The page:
I should, therefore, like to ask the Prime Minister if he will now answer certain questions. The British and French Governments are by no means the only Governments which have obligations in this area, nor are they the only Governments whose nationals and interests may be threatened if the fighting continues. The Prime Minister has said that he believes he is acting in the spirit of the Tripartite Agreement. But the United States of America is also a signatory to that Agreement. The first question I want to ask the Prime Minister is this : were the United States Government consulted when the British and French Governments took the decision which the Prime Minister has announced, and did they approve of that decision?

Secondly, some of our allies in the Middle East are vitally concerned with any action which may be taken and, while I do not in any way wish to inflame passions at this moment, I would point out that feeling among our Arab allies is extremely hostile to the French Government, particularly as a result of events during the last seven days. I should therefore like to ask the Prime Minister whether he has consulted our allies in Jordan and Iraq upon the steps which he proposes to take, and whether they approve?

Thirdly, the Commonwealth is vitally concerned, no less than we are, in the safety and security of the Canal, and I hope that this Government take seriously the view of their friends who are also members of the Commonwealth. I would therefore ask the Prime Minister whether the Commonwealth Governments have been consulted about this decision and whether they have approved of it.

One final question. The British people are also vitally concerned to prevent any step being taken which may lead to general hostilities between this country and the whole of the Arab world, with a majority of the United Nations opposed to us. I cannot feel that the Prime Minister has done his duty if he has taken this step without prior consultation with the Opposition. As a back bench Member of the Opposition, I should like to know what steps the Prime Minister has taken to obtain the support of at least half the country before taking so grave a step.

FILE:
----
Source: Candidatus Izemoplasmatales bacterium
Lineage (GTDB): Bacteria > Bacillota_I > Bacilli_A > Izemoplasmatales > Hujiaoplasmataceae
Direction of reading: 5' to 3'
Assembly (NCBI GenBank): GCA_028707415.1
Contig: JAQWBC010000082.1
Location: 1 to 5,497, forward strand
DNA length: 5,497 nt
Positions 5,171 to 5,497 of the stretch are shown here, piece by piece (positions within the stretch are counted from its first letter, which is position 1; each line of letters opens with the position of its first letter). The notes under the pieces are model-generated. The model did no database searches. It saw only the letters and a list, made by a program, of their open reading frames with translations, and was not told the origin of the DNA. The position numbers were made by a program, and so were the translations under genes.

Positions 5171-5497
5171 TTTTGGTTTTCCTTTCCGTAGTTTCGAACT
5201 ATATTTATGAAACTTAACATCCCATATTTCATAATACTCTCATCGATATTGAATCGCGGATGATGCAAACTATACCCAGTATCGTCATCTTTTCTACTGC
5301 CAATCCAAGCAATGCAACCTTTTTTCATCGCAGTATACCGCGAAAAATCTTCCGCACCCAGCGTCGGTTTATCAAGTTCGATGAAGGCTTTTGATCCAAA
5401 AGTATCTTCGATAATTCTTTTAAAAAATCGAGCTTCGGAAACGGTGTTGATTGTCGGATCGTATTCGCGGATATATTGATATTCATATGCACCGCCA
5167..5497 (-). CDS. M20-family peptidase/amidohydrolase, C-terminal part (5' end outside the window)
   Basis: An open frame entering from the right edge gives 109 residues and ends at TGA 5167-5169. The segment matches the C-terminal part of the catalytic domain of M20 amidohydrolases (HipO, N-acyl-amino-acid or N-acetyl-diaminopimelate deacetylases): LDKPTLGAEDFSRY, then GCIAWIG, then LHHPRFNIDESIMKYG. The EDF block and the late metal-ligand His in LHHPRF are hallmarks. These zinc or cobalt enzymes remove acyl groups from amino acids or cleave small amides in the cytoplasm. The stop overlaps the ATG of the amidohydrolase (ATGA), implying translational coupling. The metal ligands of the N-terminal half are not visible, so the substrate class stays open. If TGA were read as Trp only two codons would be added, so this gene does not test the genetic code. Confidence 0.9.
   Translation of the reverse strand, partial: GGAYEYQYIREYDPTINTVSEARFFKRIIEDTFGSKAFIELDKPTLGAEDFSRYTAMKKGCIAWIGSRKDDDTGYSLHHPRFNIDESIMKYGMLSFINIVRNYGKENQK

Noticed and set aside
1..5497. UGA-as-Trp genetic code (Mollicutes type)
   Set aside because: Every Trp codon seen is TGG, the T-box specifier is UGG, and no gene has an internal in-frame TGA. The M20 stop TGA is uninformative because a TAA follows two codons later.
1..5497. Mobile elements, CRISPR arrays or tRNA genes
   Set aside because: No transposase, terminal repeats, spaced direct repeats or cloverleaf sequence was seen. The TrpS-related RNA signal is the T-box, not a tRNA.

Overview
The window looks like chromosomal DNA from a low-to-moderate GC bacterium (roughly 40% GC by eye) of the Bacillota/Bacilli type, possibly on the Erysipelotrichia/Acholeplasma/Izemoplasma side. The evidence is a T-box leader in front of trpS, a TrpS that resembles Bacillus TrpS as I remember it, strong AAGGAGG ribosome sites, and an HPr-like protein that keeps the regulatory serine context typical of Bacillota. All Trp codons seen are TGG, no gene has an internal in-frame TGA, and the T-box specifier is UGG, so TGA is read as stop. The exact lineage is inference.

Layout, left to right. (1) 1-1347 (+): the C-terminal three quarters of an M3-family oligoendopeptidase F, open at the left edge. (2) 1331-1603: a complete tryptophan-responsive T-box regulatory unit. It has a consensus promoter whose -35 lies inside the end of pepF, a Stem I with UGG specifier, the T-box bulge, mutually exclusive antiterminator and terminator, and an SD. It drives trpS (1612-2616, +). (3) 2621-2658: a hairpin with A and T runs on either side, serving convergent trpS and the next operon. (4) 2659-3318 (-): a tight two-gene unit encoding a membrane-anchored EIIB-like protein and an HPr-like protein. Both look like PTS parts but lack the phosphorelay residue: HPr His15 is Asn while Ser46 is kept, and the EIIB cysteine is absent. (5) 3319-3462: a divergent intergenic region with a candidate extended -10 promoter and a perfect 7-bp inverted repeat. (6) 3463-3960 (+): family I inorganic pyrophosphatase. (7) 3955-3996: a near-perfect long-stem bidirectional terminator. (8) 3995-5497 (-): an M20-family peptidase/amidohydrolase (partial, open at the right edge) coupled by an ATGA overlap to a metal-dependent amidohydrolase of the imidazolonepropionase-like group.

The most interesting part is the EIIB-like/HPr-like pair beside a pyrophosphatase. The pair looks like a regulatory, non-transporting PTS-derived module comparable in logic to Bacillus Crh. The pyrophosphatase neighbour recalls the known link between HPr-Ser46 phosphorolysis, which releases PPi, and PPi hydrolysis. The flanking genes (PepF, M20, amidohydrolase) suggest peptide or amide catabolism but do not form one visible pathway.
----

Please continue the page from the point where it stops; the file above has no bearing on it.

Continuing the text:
The step which he has threatened to take is a military ultimatum by two Governments against two others. If the Prime Minister is correct in suggesting that unfavourable replies may be received and, therefore, that action may be taken even during the night, we may have a position tomorrow in which British tanks are shooting down women and children in the streets of Port Said. If this is not the case, how do the Government propose to implement their threat to occupy the Canal? This, after all, is the subject we are all discussing—the question of peace and war—and I think it would be both a crime and a tragedy if at the moment when freedom and national independence are being suppressed by Russian tanks in Hungary, this Government did anything without international support which led to a similar impression being given to world opinion.

The Prime Minister

I am perfectly prepared to answer. I have explained to the House the circumstances in which this situation arose last night, and the House knows the action we have taken. We have been in close communication not only with the United States Government, but also with the Security Council to whom we have sent these proposals. We have also kept in close consultation with the Commonwealth Governments, but the responsibility for the decision was that of the French and British Governments owing to the information reaching us of the situation in the neighbourhood of the Canal. I do not believe that any other course would have been open to any Government.